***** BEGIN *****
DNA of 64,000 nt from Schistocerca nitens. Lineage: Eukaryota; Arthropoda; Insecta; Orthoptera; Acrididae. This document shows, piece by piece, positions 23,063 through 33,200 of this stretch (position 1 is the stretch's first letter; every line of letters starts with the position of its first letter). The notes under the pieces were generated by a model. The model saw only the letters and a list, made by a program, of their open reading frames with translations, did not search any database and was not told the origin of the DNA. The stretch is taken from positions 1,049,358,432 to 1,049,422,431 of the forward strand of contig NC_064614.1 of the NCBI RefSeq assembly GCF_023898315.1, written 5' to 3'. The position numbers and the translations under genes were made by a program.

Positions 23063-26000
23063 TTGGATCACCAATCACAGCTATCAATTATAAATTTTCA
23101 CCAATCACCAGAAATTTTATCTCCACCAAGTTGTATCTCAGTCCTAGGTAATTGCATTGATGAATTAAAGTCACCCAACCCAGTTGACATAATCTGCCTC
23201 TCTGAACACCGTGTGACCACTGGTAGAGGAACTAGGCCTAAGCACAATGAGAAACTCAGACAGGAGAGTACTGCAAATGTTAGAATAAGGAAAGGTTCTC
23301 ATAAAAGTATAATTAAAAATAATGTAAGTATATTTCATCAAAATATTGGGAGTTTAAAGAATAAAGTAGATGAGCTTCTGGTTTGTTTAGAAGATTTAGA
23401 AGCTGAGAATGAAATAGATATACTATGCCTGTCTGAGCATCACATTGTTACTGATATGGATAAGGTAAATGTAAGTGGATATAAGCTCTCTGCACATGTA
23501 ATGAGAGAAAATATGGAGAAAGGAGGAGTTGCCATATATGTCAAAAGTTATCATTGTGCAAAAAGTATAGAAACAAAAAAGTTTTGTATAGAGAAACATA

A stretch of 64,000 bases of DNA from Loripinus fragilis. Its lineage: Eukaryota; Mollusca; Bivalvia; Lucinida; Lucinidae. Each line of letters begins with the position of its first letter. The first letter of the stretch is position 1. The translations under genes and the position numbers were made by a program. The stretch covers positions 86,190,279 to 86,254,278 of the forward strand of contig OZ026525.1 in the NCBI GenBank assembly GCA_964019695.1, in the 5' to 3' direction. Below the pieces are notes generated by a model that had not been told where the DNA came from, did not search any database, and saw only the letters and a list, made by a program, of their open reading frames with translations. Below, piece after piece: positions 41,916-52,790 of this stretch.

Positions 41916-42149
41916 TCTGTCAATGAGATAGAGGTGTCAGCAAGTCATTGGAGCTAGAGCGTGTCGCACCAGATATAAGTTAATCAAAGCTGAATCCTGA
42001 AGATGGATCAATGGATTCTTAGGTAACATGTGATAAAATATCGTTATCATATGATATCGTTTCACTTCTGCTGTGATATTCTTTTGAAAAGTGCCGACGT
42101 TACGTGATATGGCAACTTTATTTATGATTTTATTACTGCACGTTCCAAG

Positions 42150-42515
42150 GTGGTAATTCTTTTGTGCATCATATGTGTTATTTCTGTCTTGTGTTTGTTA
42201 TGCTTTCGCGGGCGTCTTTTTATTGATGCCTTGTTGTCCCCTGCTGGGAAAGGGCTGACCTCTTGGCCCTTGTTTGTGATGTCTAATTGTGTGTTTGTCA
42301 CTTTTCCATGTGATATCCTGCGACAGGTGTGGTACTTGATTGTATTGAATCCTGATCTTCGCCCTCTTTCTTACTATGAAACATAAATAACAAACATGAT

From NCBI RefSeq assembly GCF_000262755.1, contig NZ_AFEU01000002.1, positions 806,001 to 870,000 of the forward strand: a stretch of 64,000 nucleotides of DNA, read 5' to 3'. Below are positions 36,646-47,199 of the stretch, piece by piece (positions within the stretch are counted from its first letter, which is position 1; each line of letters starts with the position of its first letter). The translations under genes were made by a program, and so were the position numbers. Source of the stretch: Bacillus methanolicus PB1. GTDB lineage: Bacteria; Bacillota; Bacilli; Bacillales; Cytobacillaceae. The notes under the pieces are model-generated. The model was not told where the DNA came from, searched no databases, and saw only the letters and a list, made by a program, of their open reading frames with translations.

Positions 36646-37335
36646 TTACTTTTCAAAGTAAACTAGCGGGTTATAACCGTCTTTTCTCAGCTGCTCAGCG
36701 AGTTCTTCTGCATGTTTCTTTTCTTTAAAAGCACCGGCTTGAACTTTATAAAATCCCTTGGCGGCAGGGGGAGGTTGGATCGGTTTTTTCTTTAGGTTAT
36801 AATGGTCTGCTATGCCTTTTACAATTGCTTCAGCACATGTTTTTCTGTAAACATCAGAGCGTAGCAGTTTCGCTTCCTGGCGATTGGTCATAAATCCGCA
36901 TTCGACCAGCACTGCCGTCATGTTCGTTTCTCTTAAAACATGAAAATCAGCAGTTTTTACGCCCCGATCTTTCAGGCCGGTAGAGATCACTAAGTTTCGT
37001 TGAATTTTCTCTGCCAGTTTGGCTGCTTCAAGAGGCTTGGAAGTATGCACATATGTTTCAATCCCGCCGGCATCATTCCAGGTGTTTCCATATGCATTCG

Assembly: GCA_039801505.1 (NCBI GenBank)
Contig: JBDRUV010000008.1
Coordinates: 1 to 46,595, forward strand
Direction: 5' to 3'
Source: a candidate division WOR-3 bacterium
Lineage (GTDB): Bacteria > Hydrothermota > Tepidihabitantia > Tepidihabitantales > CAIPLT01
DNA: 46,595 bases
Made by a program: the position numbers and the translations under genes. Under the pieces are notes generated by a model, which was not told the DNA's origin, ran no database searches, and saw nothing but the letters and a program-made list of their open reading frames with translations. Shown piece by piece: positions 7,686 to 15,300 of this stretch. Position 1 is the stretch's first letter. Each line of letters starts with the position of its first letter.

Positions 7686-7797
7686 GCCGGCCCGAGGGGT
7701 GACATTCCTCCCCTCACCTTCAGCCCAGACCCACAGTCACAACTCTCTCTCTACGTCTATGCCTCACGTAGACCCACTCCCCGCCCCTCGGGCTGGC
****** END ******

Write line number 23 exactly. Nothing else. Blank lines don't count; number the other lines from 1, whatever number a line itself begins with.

36901 TTCGACCAGCACTGCCGTCATGTTCGTTTCTCTTAAAACATGAAAATCAGCAGTTTTTACGCCCCGATCTTTCAGGCCGGTAGAGATCACTAAGTTTCGT